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players in two days than the entire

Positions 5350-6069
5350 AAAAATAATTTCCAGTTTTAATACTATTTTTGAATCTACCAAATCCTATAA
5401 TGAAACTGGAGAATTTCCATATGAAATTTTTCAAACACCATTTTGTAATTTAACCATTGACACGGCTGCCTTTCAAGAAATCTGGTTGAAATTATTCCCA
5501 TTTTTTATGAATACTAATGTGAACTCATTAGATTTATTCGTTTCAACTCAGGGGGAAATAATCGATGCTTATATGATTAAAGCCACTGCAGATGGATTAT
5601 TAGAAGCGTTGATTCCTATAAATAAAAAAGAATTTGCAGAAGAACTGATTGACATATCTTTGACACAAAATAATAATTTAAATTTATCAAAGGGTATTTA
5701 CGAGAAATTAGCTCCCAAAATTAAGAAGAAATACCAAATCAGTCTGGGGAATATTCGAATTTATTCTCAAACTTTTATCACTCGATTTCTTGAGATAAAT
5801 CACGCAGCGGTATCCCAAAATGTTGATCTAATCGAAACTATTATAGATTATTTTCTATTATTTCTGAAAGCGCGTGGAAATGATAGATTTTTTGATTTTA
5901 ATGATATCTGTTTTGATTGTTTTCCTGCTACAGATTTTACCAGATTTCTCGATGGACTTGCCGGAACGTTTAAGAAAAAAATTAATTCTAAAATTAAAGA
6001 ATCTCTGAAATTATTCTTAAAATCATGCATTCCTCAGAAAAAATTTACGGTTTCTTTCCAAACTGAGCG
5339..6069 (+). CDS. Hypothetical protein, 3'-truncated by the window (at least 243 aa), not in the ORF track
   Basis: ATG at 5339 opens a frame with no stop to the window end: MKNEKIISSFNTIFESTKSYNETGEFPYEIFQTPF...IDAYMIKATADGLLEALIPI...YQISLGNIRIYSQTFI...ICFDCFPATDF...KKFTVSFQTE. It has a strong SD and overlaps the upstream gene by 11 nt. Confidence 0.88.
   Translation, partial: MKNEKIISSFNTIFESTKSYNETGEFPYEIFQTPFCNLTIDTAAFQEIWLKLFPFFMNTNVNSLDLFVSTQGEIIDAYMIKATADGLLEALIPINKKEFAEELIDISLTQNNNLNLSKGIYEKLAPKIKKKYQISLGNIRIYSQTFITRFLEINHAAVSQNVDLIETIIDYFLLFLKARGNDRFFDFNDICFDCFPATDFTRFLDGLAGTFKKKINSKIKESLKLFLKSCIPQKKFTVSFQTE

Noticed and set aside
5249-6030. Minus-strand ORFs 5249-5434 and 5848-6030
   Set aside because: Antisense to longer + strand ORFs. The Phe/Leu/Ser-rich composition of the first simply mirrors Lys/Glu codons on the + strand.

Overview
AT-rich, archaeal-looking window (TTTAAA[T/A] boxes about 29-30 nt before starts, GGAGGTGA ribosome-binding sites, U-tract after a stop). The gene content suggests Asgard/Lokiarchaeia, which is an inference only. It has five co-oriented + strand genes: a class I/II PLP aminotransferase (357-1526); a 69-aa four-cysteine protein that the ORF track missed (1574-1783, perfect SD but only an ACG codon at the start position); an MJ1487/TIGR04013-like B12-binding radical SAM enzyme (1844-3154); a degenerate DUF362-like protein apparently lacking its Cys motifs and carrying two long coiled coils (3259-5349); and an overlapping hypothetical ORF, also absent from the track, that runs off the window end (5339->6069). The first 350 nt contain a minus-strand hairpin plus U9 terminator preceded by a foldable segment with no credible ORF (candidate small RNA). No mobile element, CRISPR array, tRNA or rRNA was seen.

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Nine players have withdrawn from the Australian Open through the first two days due to injury, including No. 12 Tommy Haas, No. 13 John Isner and No. 21 Philipp Kohlschreiber. Thats five more players in two days than the entire 2013 U.S. Open in September of last year. While the final Grand Slam at the end of a gruelling season might be expected to have more impact on the health of players, the Australian Open is taking out competitors at an alarming rate to kick off the 2014 schedule. And although none of the nine players officially retired due to the roaring heat in Melbourne, one would think its played a part. Heat has always been an issue for this event but it seems to be getting worse. What should be done to make things better for the players? The average temperature in Melbourne in January - the first month of summer Down Under - is 25.9 C. The average temperature for the opening two days of the seasons first Grand Slam was 36 C. Despite any match-ending issues related to the heat, there is no shortage of players - and a ball boy - struggling to maintain their composure under the sun. But tournament organizers have not suspended any matches as yet. "I think its inhumane, I dont think its fair to anybody, to the players, to the fans, to the sport, when you see players pulling out of matches, passing out," Canadian Frank Dancevic told reporters after his first-round loss in which he collapsed on the sideline during the second set. "Ive played five set matches all my life and being out there for a set and a half and passing out with heat stroke, its not normal." The tournament has contingencies in place to deal with the heat, which was put into effect Tuesday by granting womens matches an extra 10-minute break between the second and third sets. Stopping a match, however, is at the discretion of tournament director Wayne McKewen as part of a new rule instituted this year. "We have to reach a minimum threshold and have a forecast that it will be sustained for a reasonable time," McKewen said in a statement. "That didnt happen. While conditions were hot and uncomfortable, the relatively low level of humidity ensured play would continue." Organizers use the Wet Bulb Global Temperature composite, which factors in humidity and wind in an attempt to assess the conditions more accurately. On Tuesday, temperatures were expected to reach as high as 42 C. Rod Laver Arena and Hisense Arena are the only two venues with retractable roofs and air conditioning, but have yet to be utilized. All other courts remain at the mercy of the heat and the forecast is calling for high 30s on Wednesday and low 40s for Thursday and Friday. Two-time defending champion Victoria Azarenka said the court at Rod Laver was "like youre dancing in a frying pan." Is it time for organizers to provide more cooling options, including stopping matches before its too late? Could the tournament begin earlier or later and still comfortably sit between the U.S. Open in September and the French Open in May? What more can be done to combat the uncomfortable and potentially dangerous conditions at the Australian Open? As always, its Your! Call. Wholesale Nike Air Max . And it showed Thursday night. The Canadiens, playing in their second game in as many days, however, got a good performance in the end from their backup goaltender as he filled in for an injured Olympic gold medallist . Cheap Nike Air Max .com) - The Golden State Warriors have started another winning streak and theyll try to pad it Tuesday night when they head to Staples Center to face the Los Angeles Lakers. https://www.fakeairmaxwholesale.com/. -- Maxence Parrot of Bromont, Que. Nike Air Max From China . Sami Salo scored two goals as the Canucks overcame a hat-trick from Edmonton Oiler rookie sensation Ryan Nugent-Hopkins to win 4-3 in NHL action Saturday. Nike Air Max Sale . With the union re-formed, negotiations with owners will resume Friday on the remaining issues that would be in the collective bargaining agreement, according to a person familiar with the plans.ROTTERDAM, Netherlands -- Third-seeded Tomas Berdych of the Czech Republic beat Ernests Gulbis of Latvia 6-3, 6-2 Saturday to reach the final of the ABN Amro tournament. Berdychs play was more consistent, especially on his serves, though Gulbis was often better -- if unpredictable -- in the rallies. In the first set, Berdych won a 15-shot rally to set up a single breakpoint, which he also won. The pair exchanged words after Gulbis issued a late challenge as to whether Berdychs return was in. Gulbis failed to capitalize on the one breakpoint he had in the match, during the fourth game of the second set. Afterward the Latvian appeared to lose concentration, failing to win a single point in his followiing service game.dddddddddddd The match lasted just an hour and five minutes. "Probably it looks on paper that it was easy, but it definitely was not," said Berdych. Gulbis had won two of their five previous meetings, ousting Berdych from Wimbledon in 2012. "I was more calm, more focused, and that was my advantage today," Berdych said. Later Saturday, Dutch wildcard Igor Sijsling plays Marin Cilic of Croatia in the other semifinal. The last time a Dutch player reached the final was 2003. But Cilic is the man in form, having won the Zagreb indoor last week and beating two top-10 players - Jo-Wilfried Tsonga and Andy Murray, on route to the last four in Rotterdam. ' ' '
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